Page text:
Arches (Post 1)

Moab. Snow crab. Low jab. Not only is Moab fun to say, but it’s quite beautiful. Mmm yes quite. Indubitably. Fantastic. Tremendous. Rich. Absolutely rich. Good, clean fun for the whole family. What am I even saying? Whose couch is this?

Ah, yes. Moab. I had the best time in Moab, it was definitely one of my favorite parts of the trip so far. I woke up in Joseph on Tuesday, packed up the Subaru Crosstrek once again and off I went! I decided to go straight to Arches National Park before checking into my hotel and oooeeee what a place that is. The drive into the park takes you on a series of switchbacks straight up a hill, so you can immediately get a pretty sweet view of the land. It’s $30 to enter the park with a private vehicle, which is definitely worth. It wasn’t like Zion where I had to pay $35 and then I couldn’t even drive into the actual meat of the park.

Arches was a much better experience for me. It was way less crowded and way more open. I pulled over about a mile into the park to check out an overlook and “park trail.” I was struck by the scene as soon I pulled up. Check this chunk of land out.

I spent a great deal of time just staring at these rocks and saying “how?” and “I don’t understand” over and over again. Standing underneath these things makes me feel so small. Looking at the pictures is pretty neat but it doesn’t encompass the overwhelming feeling of the landscape when you’re standing beneath hundreds of feat of rock. There was nobody on the trail either and you can see it was cloudy, so there was a slightly ominous feeling to the hike. It wasn’t fear-inducing, it was mostly just cool beyond belief; but I don’t think I’ve ever felt so small. 

After my hike, I drove around the park a bit and then checked into my hotel, where I proceeded to lug all of my belongings into the room, once again. That’s definitely part of the trip I won’t miss, and I can’t wait to take another adventurous trip with just the bare essentials, as opposed to everything I own. 

A stunningly crisp shot of the Adirondack Mountains on a dewy Spring morning.

Once I got my hay bales and horses into the room, I wasn’t feeling like going out so I ordered a Domino’s pizza. Now, if you know me well, you probably don’t believe that this actually happened, but it did. It was eight dollars and it was pretty gross, but that’s just the way the dough crumbles. Literally. The dough was crumbling. I questioned everything I’ve ever done while eating this pizza, but it was fine. Everything was fine.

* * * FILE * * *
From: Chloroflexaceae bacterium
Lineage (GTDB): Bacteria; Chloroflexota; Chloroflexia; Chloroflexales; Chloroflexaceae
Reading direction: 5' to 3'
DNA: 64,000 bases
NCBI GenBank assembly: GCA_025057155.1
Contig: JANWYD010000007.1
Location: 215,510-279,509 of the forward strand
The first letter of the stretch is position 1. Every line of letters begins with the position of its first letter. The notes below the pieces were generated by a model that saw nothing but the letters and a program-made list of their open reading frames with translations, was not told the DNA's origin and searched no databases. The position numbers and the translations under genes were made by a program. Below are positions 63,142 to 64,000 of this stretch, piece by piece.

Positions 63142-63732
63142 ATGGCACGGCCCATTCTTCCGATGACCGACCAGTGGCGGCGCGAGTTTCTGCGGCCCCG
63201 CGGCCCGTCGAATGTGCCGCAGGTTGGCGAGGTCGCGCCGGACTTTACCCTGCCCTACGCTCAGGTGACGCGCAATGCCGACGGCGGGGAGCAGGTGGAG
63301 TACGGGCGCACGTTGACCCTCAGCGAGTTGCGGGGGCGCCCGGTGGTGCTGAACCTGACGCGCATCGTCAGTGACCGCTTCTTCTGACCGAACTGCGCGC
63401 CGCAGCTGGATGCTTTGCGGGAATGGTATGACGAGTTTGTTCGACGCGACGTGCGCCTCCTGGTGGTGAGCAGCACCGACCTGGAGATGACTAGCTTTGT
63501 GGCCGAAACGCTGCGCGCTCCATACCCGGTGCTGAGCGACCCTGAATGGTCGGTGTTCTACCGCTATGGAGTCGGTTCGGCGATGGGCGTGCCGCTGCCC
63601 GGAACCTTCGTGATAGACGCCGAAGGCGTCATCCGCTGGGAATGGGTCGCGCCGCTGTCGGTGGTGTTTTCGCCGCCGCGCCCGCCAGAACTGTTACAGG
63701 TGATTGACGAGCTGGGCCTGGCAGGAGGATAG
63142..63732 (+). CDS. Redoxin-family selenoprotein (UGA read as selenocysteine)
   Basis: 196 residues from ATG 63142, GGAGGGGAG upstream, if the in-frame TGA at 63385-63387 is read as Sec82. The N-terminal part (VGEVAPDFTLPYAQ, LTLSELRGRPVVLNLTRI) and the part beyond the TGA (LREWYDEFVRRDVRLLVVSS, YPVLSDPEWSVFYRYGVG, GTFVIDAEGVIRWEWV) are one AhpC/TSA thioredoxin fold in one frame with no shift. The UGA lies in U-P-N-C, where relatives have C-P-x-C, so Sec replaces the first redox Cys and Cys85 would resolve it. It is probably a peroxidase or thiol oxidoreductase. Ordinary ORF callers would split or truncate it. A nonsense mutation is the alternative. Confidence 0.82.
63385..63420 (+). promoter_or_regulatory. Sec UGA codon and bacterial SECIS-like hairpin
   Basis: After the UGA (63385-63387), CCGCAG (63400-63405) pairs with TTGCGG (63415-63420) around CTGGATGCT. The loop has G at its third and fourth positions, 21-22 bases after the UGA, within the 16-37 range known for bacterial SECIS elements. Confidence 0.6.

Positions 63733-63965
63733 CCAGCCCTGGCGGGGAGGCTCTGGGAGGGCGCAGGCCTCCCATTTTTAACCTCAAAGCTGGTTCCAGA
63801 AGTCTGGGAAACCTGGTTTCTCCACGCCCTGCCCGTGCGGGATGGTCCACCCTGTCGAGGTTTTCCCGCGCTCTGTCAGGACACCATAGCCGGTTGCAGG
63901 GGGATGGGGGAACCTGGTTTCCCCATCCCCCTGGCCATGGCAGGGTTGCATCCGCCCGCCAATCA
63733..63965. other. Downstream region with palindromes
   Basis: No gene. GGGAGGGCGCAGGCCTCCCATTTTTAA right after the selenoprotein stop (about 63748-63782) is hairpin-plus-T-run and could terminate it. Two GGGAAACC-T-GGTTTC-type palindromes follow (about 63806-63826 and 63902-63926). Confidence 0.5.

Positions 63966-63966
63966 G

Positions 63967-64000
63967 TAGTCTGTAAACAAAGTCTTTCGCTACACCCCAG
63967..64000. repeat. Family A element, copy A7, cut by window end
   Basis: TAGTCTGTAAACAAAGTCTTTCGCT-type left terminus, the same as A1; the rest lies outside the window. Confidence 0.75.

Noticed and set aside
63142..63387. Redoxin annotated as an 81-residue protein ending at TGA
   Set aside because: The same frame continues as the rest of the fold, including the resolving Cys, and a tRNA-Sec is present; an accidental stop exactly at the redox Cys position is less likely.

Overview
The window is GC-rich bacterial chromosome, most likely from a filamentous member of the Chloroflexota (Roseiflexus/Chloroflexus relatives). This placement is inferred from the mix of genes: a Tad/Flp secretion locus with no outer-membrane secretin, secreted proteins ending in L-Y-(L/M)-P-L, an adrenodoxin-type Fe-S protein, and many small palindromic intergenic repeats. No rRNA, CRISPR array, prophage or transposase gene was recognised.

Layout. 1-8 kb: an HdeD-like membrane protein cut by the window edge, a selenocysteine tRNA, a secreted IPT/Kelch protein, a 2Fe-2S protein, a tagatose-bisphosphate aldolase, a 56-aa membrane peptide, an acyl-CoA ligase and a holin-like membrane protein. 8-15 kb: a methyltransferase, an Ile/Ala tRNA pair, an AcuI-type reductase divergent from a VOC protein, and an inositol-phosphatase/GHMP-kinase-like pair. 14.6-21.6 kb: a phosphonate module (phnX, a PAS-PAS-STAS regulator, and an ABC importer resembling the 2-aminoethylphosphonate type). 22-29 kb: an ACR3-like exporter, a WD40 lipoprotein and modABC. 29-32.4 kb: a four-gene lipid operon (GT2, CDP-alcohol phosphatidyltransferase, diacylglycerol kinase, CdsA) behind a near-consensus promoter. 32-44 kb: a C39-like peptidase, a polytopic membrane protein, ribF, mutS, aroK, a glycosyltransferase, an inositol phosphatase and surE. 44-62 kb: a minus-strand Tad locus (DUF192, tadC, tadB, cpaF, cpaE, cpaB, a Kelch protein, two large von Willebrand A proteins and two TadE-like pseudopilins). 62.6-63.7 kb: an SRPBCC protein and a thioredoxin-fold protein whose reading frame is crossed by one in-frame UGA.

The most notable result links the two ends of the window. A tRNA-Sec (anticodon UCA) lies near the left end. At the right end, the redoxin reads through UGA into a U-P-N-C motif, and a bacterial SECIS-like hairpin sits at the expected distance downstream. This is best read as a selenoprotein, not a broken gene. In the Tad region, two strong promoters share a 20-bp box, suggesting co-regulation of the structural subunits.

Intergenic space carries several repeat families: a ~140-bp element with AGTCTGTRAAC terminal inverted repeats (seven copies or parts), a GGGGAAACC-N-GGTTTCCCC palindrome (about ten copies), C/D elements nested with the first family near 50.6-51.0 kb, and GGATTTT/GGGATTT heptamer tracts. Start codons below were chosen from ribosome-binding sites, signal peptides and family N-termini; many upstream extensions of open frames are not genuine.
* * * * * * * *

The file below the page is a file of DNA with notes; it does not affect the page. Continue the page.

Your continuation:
The next morning began one of the most joyous days of my life. I found my groove traveling alone and was feeling extremely comfortable and free. The freedom is the best part about solo traveling, especially when you don’t have any set plans. Waking up in the morning knowing there’s nothing but possibility is an amazing feeling. 

I’m getting more and more put off by formal society the more freedom I have. All of the appointments, all of the bureaucracy, all of the rules and regulations… most of it just so unnecessary. What have we done with our lives? Why do we live like this, relegated to our homes living in fear, busying ourselves with meaningless tasks? Why do we have so much stuff and so little satisfaction? These… these are the questions.

Anyways, I got up in the morning and headed right back to Arches. I decided to do the hike up to “Delicate Arch” and son of a slut was it cold. It was about 42 degrees with 40 mph winds, which only increased the further I hiked up the mountain. It wasn’t too bad once I got moving, but it was pretty intense once I got to the top. A woman offered to take a picture of me below the arch, and a mammoth gust of wind decided to penetrate my soul, almost sending me into the valley like a thin bundle of twigs.  

The hike was otherworldly. It really felt like I was on Mars, which you can understand from the pictures. The arch itself was absolutely mesmerizing and is a miracle to witness on its own, but the views surrounding it push the whole experience into a new realm. The view standing under the arch itself is something I’ll never forget. 

After I sought refuge from the wind and soaked in the sights for a while, I hiked back down to the bottom and checked out some of the native rock carvings. It’s pretty crazy to think about people living out in the wild here. I couldn’t imagine waking up to these views or going to sleep under the stars here. I’d love to come back here and go camping, that would be a hell of a time. 

After the three-mile Delicate Arch hike, I drove to another area in the park to view the “Windows” and the Turret Arch. It was here that I found my space. I laid down on a rock for an hour or so in a sheer state of ecstasy. 

Jason Brendel
Jason Brendel

Jason Brendel is an author, poet, and comedian living in Austin, Texas. Navigate the buttons below to follow him on social media, make a donation, or purchase his collection of laugh-out-loud poetry on Amazon.

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